Does extended pasture resting after grazing improve soil microbiology and soil health?

Dairy farmers in the south west of England are exploring whether they can improve soil whilst maintaining forage quality when adopting longer resting periods after defoliation.

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Field Lab Timeline

    12/9/2021 12:00:00 AM
  • Co-design workshop/farm visit

    Co-design workshop/farm visit
  • 2/18/2022 12:00:00 AM
  • Trial design meeting

    Trial design meeting
  • 5/14/2022 11:00:00 PM
  • Trial kick off; baseline soil sampling/analysis

    Trial kick off; baseline soil sampling/analysis
  • 9/14/2022 11:00:00 PM
  • Field lab meeting & soil sampling demo

    Field lab meeting & soil sampling demo
  • 9/14/2023 11:00:00 PM
  • Field lab meeting & soil sampling

    Field lab meeting & soil sampling
  • 9/14/2024 11:00:00 PM
  • Field lab meeting & soil sampling

    Field lab meeting & soil sampling
  • 4/14/2025 11:00:00 PM
  • 3-year full soil sampling & analysis

    3-year full soil sampling & analysis
  • 6/14/2025 11:00:00 PM
  • Final report published

    Final report published
  • 7/14/2025 11:00:00 PM
  • Open farm walk

    Open farm walk
  • 7/14/2030 11:00:00 PM
  • Open farm walk

    Open farm walk
For further information hover over the above milestone marks
  • Discussion

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  • Achievements

    October 2022

    Group meeting to discuss progress

    Farmers from three of the trial farms met with coordinator Kate Still and Becky from Farm Carbon Toolkit at Old Burford Farm last week to catch up on the progress of the field lab.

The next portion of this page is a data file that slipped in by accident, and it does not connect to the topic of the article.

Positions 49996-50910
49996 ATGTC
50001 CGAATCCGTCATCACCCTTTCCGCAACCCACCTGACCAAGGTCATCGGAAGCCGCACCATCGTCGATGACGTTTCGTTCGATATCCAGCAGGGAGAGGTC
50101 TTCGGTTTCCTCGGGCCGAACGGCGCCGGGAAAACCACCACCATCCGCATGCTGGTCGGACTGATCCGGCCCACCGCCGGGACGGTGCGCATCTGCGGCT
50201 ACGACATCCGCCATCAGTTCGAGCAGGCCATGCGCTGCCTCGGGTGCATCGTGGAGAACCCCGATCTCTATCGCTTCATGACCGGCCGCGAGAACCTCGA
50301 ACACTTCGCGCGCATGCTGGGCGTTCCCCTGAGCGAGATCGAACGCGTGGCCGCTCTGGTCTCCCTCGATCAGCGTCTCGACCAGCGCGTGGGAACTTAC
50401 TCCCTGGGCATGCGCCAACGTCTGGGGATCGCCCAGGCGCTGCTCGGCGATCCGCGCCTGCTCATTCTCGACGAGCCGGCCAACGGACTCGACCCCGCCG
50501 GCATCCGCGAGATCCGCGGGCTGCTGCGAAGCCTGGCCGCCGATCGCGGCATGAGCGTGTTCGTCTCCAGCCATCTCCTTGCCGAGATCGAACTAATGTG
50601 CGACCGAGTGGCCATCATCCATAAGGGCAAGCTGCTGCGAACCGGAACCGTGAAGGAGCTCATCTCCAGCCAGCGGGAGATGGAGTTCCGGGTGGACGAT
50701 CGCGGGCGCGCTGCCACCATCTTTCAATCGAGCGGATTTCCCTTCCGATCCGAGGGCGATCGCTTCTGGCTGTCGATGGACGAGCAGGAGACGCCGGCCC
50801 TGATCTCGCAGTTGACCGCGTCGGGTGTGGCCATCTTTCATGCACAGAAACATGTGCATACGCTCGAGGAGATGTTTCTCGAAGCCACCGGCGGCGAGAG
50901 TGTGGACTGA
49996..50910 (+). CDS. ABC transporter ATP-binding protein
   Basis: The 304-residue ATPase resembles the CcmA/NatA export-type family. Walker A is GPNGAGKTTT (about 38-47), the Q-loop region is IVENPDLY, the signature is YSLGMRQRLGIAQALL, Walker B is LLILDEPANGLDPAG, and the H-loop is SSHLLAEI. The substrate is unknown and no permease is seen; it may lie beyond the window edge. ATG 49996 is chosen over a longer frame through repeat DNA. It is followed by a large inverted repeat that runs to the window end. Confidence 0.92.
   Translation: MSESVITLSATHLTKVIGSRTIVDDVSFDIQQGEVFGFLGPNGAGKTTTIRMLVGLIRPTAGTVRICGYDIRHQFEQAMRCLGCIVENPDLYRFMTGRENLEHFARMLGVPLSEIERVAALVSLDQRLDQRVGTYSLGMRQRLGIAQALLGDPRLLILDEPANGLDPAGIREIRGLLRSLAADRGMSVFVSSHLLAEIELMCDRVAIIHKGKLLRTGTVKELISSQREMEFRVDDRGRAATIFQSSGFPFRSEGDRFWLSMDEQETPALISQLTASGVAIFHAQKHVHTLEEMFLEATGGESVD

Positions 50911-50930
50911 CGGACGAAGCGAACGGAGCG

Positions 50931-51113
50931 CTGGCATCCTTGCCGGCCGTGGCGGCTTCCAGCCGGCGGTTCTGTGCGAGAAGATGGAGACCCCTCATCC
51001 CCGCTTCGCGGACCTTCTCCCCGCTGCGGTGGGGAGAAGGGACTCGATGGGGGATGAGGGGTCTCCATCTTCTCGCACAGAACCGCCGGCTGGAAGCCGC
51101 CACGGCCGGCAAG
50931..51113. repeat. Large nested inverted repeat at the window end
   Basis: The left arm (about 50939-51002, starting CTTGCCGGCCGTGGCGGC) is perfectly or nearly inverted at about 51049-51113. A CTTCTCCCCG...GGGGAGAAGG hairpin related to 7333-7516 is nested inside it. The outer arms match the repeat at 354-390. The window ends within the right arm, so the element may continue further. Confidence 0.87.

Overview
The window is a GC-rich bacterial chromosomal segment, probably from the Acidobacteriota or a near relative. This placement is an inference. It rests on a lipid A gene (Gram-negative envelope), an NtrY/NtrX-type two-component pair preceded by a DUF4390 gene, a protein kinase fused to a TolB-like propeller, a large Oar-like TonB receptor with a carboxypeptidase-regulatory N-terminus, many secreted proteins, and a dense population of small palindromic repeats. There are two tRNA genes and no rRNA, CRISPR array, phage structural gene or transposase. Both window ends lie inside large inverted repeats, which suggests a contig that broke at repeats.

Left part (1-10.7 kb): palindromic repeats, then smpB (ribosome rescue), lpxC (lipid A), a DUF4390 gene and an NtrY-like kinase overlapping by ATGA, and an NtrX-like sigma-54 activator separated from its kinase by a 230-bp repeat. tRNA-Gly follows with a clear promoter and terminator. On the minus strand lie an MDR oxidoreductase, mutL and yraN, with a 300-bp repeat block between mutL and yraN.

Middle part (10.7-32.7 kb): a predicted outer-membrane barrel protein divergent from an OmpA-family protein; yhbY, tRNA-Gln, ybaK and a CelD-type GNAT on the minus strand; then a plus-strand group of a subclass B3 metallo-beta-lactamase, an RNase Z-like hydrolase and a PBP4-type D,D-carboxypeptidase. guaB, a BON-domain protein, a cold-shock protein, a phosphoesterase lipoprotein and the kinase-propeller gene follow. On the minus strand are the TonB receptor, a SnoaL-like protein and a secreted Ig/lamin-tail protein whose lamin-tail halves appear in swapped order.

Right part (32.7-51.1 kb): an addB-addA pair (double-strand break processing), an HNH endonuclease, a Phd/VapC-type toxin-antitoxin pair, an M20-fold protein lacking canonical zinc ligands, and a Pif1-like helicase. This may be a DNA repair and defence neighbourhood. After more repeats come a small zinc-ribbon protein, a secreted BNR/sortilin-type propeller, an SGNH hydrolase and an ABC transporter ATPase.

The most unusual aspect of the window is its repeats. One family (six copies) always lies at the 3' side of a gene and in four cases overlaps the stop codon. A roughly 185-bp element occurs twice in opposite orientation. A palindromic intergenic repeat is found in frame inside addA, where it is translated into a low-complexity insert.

We first looked at the progress of the trial plots over the grazing season, and the experiences on the different farms. It was agreed that the severe drought over the summer had made for a difficult grazing season, though in general the trial plots performed well.

    • On one farm the control plot was slightly ahead earlier in the season but now there has been some rain it appears that the trial plot has taken over, and they have pretty much levelled out.
    • On one farm the trial plots seemed to run out of steam towards the end of the season, while the control kept growing back, this was potentially due to control being a more diverse sward
    • There was no loss of milk from grazing the trial plots at the end of the season for two of the farmers, though a third reported a slight reduction in yields.
    • There was a feeling that you can get away with moving the mob less on the higher plants.
    • In theory the cows should spend less time grazing the longer grass as they can take larger mouthfuls.
    • Some farmers didn’t achieve the trampling effect in the mob paddocks they were hoping for, perhaps need to stock higher

    Milestone: Field lab meeting & soil sampling

    October 2022

    Group meeting to discuss progress cont. - Soil test results